People been going off edge of these cliffs sixty years, and probably sixty years afore that. Forever, probably. When the wind’s up, and it’s howling, these cliffs ain’t a place to be. There’s one, two a month, go over sometimes. They put a railing up couple years back. And a sign. But it don’t help none.
For a few of them, a few of them what’s gone over, they put up benches. Got their name on, and that. Date they was born, date they went over. Sort of nice.
That one there, the one right at the end, that was the first one. ‘Victor John Francis – 1948 to 1956‘. Victor John Francis. My best friend.
We used to come up here all the time, we did. Me and Victor. Talk and play and stuff. Specially when my dad passed. Lifeboatman, he were. Saved lives. Plenty of them. Big, he were, my dad. I remember his hands being huge, and he’d stand over me like a mountain and pick me up and swing me round and Mum would tell him to stop but I didn’t want him to stop cos I wanted him to swing me round for ever and ever and ever.
They had a plaque put up for my dad in the church, him and the rest of the men. Went down in a squall, they did – off the Cammany Sands. Never come up. Not a single one.
It’s nice up here in summer. On Victor’s bench. Watching the world go by. Wondering what it’s like to tumble over the edge like all those folk. I’m wondering if they bash off the sides on the way down or go straight in the water or do some of em die before they have a chance to hit anything, you know, heart giving out, like. And I wonders how it was for my little friend, Victor.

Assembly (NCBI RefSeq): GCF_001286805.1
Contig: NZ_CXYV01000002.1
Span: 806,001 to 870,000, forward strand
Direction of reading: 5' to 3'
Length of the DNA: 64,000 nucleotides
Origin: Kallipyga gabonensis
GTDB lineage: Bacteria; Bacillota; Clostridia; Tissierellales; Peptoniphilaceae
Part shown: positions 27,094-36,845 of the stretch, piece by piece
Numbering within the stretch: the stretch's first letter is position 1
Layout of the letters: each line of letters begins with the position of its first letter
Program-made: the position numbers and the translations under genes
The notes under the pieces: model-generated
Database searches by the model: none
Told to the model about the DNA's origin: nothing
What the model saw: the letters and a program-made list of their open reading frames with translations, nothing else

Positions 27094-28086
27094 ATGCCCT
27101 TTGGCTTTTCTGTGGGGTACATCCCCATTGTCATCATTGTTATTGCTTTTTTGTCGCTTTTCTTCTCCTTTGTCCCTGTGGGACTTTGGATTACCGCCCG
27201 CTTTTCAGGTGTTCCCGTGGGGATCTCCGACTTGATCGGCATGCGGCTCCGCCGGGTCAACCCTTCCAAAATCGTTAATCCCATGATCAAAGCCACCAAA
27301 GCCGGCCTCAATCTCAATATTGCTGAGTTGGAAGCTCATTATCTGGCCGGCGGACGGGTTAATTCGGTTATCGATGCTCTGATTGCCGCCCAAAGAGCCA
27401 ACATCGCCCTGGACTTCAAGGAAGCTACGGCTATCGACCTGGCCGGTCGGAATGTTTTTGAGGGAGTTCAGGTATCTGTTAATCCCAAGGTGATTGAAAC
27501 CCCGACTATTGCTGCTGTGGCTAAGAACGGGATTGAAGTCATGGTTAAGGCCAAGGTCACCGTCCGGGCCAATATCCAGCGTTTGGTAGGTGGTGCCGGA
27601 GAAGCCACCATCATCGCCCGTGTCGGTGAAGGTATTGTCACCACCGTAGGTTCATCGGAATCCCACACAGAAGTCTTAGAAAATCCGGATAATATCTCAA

Folks used to say I was like my dad. Grew up big, see, I did. Eating all me vegetables, that’s what Mum used to say. And even now, nearing seventy, I can still hold me own. I climbs up here every day, for a start, and that ain’t bad going for an old’en like me. I got a little job cutting the grass for a few folks in the village. Keeps me busy. And up here, here where the benches are, the council boys let it alone. They knows it’s mine, up here. Knows what it means to me, what with my dad and that. I cut the grass, trim back the bushes. Polish up the plaques on the benches. Keeps the place spick and span, I do.
I go to all the funerals, you know, for the people what’s gone off the edge up here. Only right, see. And it’s sort of comforting, in a way, if you know what I mean.
Dad’s funeral was massive. Had one big service for all the men. Half the village turned out cos half the village knew someone what was on board, or knew of them. And I remember standing there with Victor next to me wondering what it must have been like for my dad and all the rest of them going down in the water and not being able to get back up. When did he know, that’s what I was thinking. When did he know it was all up, that he weren’t never gonna see me again, or me mum, or the sky and the trees or anything ever at all. I mean, there must have been a point.
That’s what’s been getting me all these years. That’s why I keeps coming up here. See if I can figure it out. That’s why I keep doing it.
I seen it plenty of times, mind. That point. Up here on the cliffs. When I’m swinging them round and their eyes are wide and the wind’s so loud you can’t hear nothing but the blood in your head and the waves smashing against the cliffs.
There is a point. It is real. Just a flash, mind, but it’s there. I saw it first with Victor, so age don’t matter none in that way.
And in the middle of that point, in the middle of that no hope, in the middle of that screaming and that darkness, there’s this hand reaches out to me.
And it’s huge.
And when I see it, that’s when I let them go right on over.
Bio: Ian Ayris has had nearly a dozen short stories published both online and in print. He lives in London with his wife and three children, and has just completed his first book.